In contemporary America, children’s life outcomes differ markedly as a function of their family’s socioeconomic conditions. Some of the most pronounced and intractable disparities are in the development of human capital. By the early years of childhood, disparities in language acquisition, school readiness, and executive functions are already evident. Despite the stakes, we know surprisingly little about the origins of these disparities, in part because social and biological scientists investigating them have worked in isolation from one another. This work proposed here aims to fill this gap by testing hypotheses about context-biology transactions. We leverage an ongoing NIH-funded study of perinatal health disparities to ask two questions: How do the gestational inflammatory milieu and postnatal caregiving environment interact to affect cognitive development? And to what extent do these interactions explain socioeconomic variations in cognitive development?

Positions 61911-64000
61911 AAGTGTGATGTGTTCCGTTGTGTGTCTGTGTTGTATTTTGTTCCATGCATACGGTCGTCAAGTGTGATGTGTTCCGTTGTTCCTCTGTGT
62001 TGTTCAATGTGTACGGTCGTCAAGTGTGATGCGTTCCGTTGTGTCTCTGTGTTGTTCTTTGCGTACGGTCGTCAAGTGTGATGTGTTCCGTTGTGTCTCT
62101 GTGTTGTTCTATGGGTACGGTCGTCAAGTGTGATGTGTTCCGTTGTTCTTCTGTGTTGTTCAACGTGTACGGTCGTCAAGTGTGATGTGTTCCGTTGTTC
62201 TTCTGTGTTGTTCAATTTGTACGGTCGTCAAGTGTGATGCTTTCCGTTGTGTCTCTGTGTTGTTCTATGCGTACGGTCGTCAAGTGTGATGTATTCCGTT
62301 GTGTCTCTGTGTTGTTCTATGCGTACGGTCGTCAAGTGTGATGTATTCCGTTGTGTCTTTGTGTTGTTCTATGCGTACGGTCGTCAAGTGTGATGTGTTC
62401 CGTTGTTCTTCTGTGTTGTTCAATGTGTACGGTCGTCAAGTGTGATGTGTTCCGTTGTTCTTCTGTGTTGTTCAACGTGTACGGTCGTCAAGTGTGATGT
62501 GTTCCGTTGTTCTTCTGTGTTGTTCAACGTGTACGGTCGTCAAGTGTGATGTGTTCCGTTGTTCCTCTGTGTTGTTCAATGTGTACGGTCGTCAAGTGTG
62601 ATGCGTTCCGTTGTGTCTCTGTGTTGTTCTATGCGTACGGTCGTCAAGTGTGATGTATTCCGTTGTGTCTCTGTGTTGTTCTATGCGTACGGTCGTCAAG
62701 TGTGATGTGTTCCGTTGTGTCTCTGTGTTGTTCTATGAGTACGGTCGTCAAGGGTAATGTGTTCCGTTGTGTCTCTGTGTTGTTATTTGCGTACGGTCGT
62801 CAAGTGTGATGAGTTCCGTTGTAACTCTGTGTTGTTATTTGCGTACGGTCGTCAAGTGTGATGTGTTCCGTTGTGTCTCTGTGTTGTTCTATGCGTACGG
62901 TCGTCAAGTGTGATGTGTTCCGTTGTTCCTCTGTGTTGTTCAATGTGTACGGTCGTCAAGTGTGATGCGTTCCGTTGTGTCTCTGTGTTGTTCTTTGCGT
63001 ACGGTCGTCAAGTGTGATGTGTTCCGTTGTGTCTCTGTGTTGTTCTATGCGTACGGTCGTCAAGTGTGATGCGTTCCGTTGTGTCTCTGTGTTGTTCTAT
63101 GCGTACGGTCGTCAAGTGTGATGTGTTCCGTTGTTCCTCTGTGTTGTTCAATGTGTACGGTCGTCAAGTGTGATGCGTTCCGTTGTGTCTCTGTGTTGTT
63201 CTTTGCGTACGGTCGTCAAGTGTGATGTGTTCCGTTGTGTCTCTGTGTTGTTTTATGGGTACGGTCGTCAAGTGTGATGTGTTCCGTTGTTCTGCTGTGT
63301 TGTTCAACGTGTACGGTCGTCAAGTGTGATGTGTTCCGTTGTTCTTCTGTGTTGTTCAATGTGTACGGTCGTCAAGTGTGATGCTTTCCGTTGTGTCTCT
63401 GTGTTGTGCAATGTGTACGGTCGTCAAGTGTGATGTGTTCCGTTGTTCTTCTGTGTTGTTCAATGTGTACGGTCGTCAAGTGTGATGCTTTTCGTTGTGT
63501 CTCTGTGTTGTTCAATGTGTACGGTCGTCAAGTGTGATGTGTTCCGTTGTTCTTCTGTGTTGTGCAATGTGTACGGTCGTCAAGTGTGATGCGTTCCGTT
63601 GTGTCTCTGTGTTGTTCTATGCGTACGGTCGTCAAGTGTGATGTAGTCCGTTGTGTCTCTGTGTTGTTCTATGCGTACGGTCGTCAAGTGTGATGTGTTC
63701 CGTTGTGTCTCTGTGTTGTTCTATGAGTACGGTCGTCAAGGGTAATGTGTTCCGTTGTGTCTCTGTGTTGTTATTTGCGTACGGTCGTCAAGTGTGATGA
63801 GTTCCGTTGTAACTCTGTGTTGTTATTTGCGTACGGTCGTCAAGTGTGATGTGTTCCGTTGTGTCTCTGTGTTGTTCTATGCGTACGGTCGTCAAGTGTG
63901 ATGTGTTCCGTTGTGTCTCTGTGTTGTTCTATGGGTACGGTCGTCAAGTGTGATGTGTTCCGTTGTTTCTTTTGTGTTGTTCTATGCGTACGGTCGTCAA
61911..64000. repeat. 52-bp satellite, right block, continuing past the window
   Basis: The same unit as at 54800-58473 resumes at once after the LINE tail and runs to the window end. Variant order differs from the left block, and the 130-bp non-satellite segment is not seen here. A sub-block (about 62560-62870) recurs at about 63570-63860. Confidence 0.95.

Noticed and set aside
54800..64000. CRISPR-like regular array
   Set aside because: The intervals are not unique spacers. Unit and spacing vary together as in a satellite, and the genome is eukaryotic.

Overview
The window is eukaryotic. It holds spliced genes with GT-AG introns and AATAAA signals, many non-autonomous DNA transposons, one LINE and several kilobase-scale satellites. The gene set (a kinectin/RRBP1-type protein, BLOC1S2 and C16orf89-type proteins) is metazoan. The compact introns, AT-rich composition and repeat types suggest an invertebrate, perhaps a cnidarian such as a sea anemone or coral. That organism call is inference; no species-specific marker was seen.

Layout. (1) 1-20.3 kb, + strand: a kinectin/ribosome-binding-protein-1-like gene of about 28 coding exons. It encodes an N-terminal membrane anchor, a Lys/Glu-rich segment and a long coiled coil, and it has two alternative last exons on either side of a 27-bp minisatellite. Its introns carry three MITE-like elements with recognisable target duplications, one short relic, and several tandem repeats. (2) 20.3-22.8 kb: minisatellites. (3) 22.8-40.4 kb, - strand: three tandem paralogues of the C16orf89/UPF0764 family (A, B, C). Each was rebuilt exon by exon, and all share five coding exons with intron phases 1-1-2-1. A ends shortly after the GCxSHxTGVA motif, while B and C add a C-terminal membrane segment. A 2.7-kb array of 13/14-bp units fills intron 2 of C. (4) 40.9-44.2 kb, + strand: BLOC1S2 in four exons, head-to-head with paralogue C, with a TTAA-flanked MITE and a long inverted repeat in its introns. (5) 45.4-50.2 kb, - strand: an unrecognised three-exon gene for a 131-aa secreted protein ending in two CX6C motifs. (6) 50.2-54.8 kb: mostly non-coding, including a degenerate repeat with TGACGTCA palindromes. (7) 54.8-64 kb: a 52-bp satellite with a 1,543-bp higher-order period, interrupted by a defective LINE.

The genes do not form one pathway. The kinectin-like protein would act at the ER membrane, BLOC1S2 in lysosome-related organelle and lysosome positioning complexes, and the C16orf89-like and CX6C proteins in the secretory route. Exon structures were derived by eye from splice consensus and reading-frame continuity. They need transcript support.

|Effective start/end date||12/1/19 → 11/30/21|
- Russell Sage Foundation (1903-13567)
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